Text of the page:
I’m not a designer so shouldn’t necessarily need Photoshop, but I receive layered photoshop files from different designers and agencies, and I need to do stuff with them. When i’ve tried switching to other tools in the past, as some will open layered photoshop files, but i’ve been caught out by one missing feature or another, usually from the latest, or almost latest version of photoshop. So it looks like I will be a slave to Adobe until such a point where I stop being a front-end developer, or start working with designers who don’t use Adobe products (do they exist?). Otherwise i’d happily jump to something like pixelmator on OSX, or Gimp.

Code Editor: Sublime Text 2

I actually began writing this blog post months ago, but left it as a draft, and this section used to read Textmate! I used textmate for several years, but always had stability issues with it when I needed to edit something from a mounted folder or over sFTP. Sublime does the former quite well, and the latter is possible using macfusion. I haven’t really explored sublime at all, so i’m probably only using a tiny percentage of its features, but it seems to do everything textmate did (or rather everything I did with textmate). The thing that really won me over is that there are versions for OSX, linux and windows, and the licence is transferable. This means that in the rare times I have to use other operating systems, I can use the same editor, which is great.

Code editing over FTP:Coda

I also bought a copy of coda, which I found invaluable when I was a freelancer, as some of my freelance clients were pretty old-skool with their hosting and I needed to use FTP, often including the necessity to edit stuff (local settings/ config files etc) directly on the live server without SSH access. Coda is great for this, and is also a nice text editor that I tried to start using full-time, but it was missing the “autocomplete strings already in the page” feature (i.e. if you added really_long_variable_name to a page, it appears as a suggestion when you start typing it again) that Textmate and sublime do really well. Actually, I haven’t even installed it on this machine, not sure I will now..

Code editing in the terminal: Emacs

I usually install Emacs (No X version) on whatever server i’m accessing via ssh, for editing files on the server. I only know all the basic operations needed to be productive with it.

Server-Side web development: Python, Django and PHP

Wait, did I say Python *and* PHP in the same sentence? My chosen technology for building websites these days is the Django framework which runs on Python, but for years I also built stuff with PHP. Unlike most of the Python community, I don’t have a problem with PHP, and will continue to use it for some things – the big advantage of PHP is that it runs on most shared web hosts, whereas Python/Django needs more specialist hosting environments.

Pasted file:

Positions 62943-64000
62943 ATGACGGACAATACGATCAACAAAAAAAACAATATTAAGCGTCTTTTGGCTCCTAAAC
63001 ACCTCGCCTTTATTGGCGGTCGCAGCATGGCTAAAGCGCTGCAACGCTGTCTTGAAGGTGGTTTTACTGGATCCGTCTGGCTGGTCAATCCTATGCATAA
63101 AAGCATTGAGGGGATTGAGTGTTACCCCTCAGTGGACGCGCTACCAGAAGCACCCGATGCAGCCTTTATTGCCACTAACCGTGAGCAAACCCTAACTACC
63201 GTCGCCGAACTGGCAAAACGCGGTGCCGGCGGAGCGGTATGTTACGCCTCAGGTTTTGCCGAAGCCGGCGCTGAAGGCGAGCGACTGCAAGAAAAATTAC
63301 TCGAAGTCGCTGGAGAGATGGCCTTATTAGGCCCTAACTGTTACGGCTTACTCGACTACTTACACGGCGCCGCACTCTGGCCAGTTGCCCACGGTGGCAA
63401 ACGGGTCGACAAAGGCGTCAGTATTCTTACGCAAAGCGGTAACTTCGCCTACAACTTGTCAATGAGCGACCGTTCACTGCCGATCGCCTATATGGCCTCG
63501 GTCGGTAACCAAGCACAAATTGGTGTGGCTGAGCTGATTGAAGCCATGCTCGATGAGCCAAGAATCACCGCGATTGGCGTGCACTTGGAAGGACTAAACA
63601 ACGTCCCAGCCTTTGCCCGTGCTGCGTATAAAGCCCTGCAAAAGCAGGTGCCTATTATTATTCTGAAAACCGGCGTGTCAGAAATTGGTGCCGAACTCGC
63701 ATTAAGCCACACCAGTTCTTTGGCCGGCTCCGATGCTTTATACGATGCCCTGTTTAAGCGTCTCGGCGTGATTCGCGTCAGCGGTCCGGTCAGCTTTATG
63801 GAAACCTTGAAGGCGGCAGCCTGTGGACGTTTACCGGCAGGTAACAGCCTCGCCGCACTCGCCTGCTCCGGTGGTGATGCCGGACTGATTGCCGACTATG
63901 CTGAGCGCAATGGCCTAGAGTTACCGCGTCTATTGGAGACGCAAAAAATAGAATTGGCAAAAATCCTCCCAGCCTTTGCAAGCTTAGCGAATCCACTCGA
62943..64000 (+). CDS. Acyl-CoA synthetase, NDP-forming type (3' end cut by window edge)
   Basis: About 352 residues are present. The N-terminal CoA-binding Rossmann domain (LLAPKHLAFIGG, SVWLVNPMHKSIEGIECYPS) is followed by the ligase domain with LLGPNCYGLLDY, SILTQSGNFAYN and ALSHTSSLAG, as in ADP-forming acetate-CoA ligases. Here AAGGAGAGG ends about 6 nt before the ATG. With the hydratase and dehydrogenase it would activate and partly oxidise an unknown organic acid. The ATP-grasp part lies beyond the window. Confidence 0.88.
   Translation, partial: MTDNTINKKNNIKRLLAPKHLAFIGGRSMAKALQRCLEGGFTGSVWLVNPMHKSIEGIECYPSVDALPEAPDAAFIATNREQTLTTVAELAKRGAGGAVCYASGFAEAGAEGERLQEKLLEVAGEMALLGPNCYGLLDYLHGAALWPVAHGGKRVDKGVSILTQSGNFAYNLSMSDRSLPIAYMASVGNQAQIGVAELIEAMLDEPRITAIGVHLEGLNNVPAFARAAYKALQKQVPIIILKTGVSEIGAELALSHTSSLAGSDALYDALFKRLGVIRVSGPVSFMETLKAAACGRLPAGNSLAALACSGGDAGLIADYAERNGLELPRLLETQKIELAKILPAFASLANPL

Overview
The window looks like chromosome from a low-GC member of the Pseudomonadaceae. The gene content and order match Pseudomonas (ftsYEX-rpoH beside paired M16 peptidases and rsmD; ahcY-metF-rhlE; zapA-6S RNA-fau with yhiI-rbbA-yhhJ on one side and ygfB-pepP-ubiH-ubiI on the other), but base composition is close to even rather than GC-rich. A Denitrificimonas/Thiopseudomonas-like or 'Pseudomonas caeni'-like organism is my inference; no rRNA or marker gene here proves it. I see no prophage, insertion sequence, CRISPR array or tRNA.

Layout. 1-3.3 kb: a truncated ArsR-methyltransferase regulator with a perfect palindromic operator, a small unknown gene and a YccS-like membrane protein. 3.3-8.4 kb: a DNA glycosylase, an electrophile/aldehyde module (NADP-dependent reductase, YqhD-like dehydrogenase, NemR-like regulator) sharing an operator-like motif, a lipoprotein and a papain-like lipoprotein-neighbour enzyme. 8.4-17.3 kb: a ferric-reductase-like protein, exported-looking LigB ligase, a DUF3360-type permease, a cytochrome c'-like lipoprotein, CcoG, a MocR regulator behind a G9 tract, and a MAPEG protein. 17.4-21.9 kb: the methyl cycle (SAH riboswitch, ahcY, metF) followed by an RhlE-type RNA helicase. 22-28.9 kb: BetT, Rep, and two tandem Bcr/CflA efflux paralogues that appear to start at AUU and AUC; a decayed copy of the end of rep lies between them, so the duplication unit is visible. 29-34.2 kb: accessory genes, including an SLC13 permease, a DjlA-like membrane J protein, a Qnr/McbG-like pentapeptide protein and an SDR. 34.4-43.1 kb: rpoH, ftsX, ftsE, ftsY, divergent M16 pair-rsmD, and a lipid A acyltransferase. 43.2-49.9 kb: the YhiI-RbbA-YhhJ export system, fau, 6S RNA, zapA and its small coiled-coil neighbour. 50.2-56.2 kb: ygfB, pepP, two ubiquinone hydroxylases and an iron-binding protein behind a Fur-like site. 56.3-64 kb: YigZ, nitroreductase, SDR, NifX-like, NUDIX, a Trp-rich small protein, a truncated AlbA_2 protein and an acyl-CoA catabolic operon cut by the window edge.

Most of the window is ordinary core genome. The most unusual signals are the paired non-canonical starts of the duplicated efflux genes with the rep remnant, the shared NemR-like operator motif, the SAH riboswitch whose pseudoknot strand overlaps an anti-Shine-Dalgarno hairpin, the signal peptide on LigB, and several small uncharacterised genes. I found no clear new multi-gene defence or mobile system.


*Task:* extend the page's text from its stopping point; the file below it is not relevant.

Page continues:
Why not Rails? Basically i’ve been trying not to stretch myself too thinly, as I have a habit of doing. I wouldn’t rule out learning Rails in the future, but there’s only so many hours in the day! I am however learning Node.js, as I see it as a logical progression of my existing JavaScript knowledge, and think server-side JavaScript will be big in the future.

Source Control: GIT (with SourceTree as a GUI)

I’ve blogged before about how i’ve moved over to GIT from SVN. I do this mostly from the command line, but I also have a copy of SourceTree, which I find really useful for preparing large commits and searching logs etc.

General FTP and sFTP: Filezilla

I have to stress here that I only ever use FTP for website deployment when forced to – I don’t run it on my own server, and deploy all my sites via GIT, in pretty much the same way I used to with SVN. Also Appengine has it’s own deployment process, and doesn’t support FTP or anything close to it!

So, with that clear, if I ever need to do some general FTPing for whatever reason (the last time was to bulk upload about 200 video files to a client’s wordpress site on shared hosting), I use the excellent FileZilla. Just like Sublime Text 2, there are handily versions for OSX, Windows and Linux.

AppEngine python SDK/ GoogleAppEngineLauncher

To develop Django apps on AppEngine (or more specifically Python AppEngine apps that use parts of Django), you install Google App Engine Launcher. We actually deploy apps via the command line rather than using the launcher GUI, but it’s all part of the same install.

Databases: MySQL and PostGres

For PHP and non-appengine Django stuff I mainly use MySQL. It does what I need it to, and i’m confident the performance and scalability are more than enough for most projects. I also use PostgreSQL for GeoDjango projects, using the PostGIS extension.

General Django dev: virtualenv and pip

For any local sites running Django I install a copy of Django and specific packages in a virtualenv. This means that I can have multiple different versions of Django installed with different dependencies in a sandbox. I also use virtualenv when deploying a Django site on my server, allowing me to have different standalone django versions on the server too. I install dependencies using PIP.

Email: Gmail web interface

I don’t use a desktop mail client anymore, preferring to use the gmail web interface, for both my personal gmail account and google apps for domains email accounts. This is for two main reasons: my gmail account is so massive that the mail app on OSX struggles with it – it ends up contstantly syncing and you are never quite sure if it is up to date, and also in the past I have ended up switching machines so frequently that it was just a pain trying to get everything set up. I actually get on fine with the Gmail web interface and would be lost without its search!

Front end debugging: Firebug and chrome developer tools

I still think firebug is the most important tool in a front-end web developers toolkit. Chrome developer tools does exactly the same thing, but my familiarity with firebug stops me moving over to chrome full-time, along with possible caching issues I once experienced with JavaScript generated DOM elements.